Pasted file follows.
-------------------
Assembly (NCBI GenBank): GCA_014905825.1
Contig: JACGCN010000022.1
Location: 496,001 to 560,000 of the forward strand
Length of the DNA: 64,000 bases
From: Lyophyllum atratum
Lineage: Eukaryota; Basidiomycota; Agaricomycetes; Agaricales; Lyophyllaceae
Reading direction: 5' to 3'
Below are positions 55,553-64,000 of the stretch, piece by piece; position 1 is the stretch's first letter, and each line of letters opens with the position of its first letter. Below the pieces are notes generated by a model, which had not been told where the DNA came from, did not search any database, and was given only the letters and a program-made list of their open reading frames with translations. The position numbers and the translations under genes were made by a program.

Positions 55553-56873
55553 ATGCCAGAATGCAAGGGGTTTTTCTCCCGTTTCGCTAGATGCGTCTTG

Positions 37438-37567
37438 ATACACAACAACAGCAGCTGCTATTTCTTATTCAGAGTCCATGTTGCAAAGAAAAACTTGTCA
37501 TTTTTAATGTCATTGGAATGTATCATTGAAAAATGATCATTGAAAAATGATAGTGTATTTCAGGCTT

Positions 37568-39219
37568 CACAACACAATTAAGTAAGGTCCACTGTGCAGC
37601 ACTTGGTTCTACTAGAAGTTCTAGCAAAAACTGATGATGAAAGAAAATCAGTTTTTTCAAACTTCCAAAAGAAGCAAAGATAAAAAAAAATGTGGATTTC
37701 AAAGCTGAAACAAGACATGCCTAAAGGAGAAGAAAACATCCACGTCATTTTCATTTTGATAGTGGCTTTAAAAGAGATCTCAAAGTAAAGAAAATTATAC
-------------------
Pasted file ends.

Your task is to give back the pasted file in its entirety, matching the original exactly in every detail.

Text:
Assembly (NCBI GenBank): GCA_014905825.1
Contig: JACGCN010000022.1
Location: 496,001 to 560,000 of the forward strand
Length of the DNA: 64,000 bases
From: Lyophyllum atratum
Lineage: Eukaryota; Basidiomycota; Agaricomycetes; Agaricales; Lyophyllaceae
Reading direction: 5' to 3'
Below are positions 55,553-64,000 of the stretch, piece by piece; position 1 is the stretch's first letter, and each line of letters opens with the position of its first letter. Below the pieces are notes generated by a model, which had not been told where the DNA came from, did not search any database, and was given only the letters and a program-made list of their open reading frames with translations. The position numbers and the translations under genes were made by a program.

Positions 55553-56873
55553 ATGCCAGAATGCAAGGGGTTTTTCTCCCGTTTCGCTAGATGCGTCTTG

Positions 37438-37567
37438 ATACACAACAACAGCAGCTGCTATTTCTTATTCAGAGTCCATGTTGCAAAGAAAAACTTGTCA
37501 TTTTTAATGTCATTGGAATGTATCATTGAAAAATGATCATTGAAAAATGATAGTGTATTTCAGGCTT

Positions 37568-39219
37568 CACAACACAATTAAGTAAGGTCCACTGTGCAGC
37601 ACTTGGTTCTACTAGAAGTTCTAGCAAAAACTGATGATGAAAGAAAATCAGTTTTTTCAAACTTCCAAAAGAAGCAAAGATAAAAAAAAATGTGGATTTC
37701 AAAGCTGAAACAAGACATGCCTAAAGGAGAAGAAAACATCCACGTCATTTTCATTTTGATAGTGGCTTTAAAAGAGATCTCAAAGTAAAGAAAATTATAC